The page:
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South Carolina
JUDICIAL DEPARTMENT
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RULE 7. GROUNDS FOR DISCIPLINE; SANCTIONS IMPOSED; DEFERRED DISCIPLINE AGREEMENT

(a) Grounds for Discipline.  It shall be a ground for discipline for a judge to:

(1) violate or attempt to violate the Code of Judicial Conduct or the Rules of Professional Conduct or any other applicable ethics codes;

(2) willfully violate a valid order of the Supreme Court, Commission or panels of the Commission in a proceeding under these rules, willfully fail to appear personally as directed, willfully fail to comply with a subpoena issued under these rules, or knowingly fail to respond to a lawful demand from a disciplinary authority to include a request for a response or appearance under Rule 19(b)(1), (c)(3) or (c)(4);

(3) be convicted of a crime of moral turpitude or a serious crime;

(4) persistently fail to perform judicial duties or persistently perform judicial duties in an incompetent or neglectful manner;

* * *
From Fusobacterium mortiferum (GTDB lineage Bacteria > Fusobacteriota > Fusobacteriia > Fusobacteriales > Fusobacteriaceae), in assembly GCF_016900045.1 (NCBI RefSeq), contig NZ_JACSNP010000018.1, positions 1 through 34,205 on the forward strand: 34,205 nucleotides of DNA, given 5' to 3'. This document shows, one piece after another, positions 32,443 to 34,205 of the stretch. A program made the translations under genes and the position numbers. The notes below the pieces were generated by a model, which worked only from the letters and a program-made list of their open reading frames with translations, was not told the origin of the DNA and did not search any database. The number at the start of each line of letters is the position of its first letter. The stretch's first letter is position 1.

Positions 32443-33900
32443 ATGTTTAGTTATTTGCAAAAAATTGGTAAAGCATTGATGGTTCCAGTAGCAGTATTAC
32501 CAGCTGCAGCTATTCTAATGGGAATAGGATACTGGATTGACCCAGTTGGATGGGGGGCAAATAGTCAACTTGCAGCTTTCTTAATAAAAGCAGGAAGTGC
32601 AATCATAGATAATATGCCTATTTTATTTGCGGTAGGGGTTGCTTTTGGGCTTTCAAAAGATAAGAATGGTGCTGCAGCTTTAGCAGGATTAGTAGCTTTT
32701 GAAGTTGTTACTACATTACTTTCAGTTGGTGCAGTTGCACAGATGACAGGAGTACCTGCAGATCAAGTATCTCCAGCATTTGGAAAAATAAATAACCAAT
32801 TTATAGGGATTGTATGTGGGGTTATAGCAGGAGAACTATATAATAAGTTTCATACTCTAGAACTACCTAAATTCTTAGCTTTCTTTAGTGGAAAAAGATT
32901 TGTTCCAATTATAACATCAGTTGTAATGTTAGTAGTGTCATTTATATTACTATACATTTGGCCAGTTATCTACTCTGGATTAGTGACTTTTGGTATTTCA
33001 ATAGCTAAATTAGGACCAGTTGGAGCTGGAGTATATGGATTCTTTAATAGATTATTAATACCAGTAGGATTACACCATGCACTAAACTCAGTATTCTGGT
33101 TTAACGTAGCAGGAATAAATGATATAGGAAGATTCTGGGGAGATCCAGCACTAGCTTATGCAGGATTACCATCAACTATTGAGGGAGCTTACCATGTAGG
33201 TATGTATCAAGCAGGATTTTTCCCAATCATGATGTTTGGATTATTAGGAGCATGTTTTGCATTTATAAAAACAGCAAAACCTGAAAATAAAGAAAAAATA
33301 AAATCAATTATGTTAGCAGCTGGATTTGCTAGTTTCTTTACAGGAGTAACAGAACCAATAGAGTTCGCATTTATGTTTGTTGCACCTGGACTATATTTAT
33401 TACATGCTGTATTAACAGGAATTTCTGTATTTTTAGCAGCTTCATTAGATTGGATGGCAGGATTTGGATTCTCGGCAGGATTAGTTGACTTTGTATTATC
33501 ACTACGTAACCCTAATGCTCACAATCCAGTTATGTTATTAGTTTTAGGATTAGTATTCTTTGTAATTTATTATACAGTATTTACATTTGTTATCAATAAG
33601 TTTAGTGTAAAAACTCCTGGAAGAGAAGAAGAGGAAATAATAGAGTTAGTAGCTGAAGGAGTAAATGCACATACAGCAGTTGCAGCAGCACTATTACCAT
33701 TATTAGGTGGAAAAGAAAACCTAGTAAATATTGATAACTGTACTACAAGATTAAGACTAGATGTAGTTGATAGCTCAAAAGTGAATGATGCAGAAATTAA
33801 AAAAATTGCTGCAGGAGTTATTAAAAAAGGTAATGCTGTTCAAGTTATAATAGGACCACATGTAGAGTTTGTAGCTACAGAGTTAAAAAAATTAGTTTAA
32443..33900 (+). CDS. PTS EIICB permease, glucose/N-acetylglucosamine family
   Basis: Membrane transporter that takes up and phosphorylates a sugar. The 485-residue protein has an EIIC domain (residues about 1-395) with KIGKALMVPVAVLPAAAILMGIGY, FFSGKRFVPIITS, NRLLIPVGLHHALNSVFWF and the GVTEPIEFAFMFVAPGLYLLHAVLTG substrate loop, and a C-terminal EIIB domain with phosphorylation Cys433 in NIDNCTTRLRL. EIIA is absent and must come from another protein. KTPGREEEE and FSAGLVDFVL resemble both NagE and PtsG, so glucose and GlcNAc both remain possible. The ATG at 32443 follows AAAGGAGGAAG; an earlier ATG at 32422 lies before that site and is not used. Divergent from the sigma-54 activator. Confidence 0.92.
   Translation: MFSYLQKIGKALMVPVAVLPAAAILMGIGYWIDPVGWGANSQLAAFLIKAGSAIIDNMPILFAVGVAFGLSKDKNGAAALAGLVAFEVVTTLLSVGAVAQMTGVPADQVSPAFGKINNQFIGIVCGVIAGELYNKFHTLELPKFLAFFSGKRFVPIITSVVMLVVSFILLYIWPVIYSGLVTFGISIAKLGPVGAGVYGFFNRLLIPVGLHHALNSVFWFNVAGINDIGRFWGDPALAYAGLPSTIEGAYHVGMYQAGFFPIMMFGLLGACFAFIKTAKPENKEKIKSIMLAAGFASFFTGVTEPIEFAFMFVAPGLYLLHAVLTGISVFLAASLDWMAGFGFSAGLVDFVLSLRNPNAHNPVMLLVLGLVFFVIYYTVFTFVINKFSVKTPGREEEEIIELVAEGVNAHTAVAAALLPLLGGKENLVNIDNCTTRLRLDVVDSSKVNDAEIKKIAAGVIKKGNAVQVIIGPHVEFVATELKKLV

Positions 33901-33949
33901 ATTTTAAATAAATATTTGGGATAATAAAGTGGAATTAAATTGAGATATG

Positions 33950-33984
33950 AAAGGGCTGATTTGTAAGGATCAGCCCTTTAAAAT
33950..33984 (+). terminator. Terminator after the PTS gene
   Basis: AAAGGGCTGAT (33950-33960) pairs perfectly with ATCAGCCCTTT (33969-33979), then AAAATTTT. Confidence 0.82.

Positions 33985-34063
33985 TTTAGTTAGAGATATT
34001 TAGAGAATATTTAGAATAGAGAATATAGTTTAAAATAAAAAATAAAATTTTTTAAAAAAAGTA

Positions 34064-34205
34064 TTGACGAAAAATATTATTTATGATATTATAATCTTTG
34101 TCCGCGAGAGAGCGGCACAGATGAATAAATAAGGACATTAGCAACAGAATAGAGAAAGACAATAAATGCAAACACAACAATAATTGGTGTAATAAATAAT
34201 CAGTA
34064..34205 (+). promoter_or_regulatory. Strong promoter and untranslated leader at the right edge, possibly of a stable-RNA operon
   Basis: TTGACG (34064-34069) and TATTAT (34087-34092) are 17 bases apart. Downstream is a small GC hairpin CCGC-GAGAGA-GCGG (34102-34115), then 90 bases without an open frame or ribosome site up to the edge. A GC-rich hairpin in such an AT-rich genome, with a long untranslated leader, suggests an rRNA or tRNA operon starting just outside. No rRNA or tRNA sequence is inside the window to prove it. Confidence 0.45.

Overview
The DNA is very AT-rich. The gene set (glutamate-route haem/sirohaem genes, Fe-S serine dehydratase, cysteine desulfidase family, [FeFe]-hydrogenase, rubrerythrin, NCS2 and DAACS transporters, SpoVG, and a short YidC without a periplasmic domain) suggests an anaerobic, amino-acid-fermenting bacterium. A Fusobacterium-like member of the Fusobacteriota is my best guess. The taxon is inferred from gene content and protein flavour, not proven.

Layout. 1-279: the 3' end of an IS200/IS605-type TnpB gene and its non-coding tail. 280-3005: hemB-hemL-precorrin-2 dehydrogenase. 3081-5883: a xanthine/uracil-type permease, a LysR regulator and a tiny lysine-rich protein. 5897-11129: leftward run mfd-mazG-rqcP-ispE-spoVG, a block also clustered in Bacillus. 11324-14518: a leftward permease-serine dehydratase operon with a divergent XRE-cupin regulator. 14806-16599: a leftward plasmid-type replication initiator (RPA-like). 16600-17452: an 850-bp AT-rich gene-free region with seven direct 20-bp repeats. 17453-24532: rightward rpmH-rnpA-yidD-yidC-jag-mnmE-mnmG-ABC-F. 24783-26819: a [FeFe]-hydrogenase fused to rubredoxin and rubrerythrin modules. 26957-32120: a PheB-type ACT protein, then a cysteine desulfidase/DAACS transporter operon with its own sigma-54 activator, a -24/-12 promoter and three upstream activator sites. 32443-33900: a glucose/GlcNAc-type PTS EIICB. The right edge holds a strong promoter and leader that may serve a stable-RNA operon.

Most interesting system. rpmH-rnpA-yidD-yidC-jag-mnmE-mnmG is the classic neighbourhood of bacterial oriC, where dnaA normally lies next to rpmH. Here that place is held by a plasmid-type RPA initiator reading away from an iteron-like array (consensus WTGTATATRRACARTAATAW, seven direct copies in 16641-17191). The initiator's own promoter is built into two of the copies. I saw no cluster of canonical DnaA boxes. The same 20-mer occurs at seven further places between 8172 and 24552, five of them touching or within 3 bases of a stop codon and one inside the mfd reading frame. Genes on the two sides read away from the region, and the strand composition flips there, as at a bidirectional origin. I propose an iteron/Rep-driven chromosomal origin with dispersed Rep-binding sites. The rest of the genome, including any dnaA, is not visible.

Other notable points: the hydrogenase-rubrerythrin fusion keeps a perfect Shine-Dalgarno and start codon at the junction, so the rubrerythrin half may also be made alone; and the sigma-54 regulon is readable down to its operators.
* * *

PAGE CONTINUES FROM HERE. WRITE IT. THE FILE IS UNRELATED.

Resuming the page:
(5) be habitually intemperate;

(6) consistently fail to timely issue orders, decrees, opinions or otherwise perform official duties without just cause or excuse;

(7) willfully violate a valid court order issued by a court of this state or another jurisdiction;

(8) willfully fail to comply with the terms of a finally accepted deferred disciplinary agreement or any terms of a finally accepted agreement for discipline by consent;

(9) violate the Judge’s Oath of Office contained in Rule 502.1, SCACR.

(b) Sanctions. Misconduct shall be grounds for one or more of the following sanctions:

(1) removal from Office by the Supreme Court.  The removal shall operate as a permanent injunction prohibiting the judge from holding any judicial office within the unified judicial system in South Carolina.  On petition, the Supreme Court may dissolve this permanent injunction;

(2) suspension by the Supreme Court.  The Supreme Court may also make a recommendation to the appropriate authority that the judge not be reappointed to the office at the end of the judge's term;

(3) public reprimand;

(4) admonition, provided that an admonition may be used in subsequent proceedings as evidence of prior misconduct solely upon the issue of sanction to be imposed;

(5) assessment of the costs of the proceeding, including the cost of hearings, investigations, service of process and court reporter services;

(6) limitations on the nature and extent of the judge's performance of judicial duties; or

(7) any other sanction or requirement as the Supreme Court may determine is appropriate.

Last amended by Order dated January 28, 2013.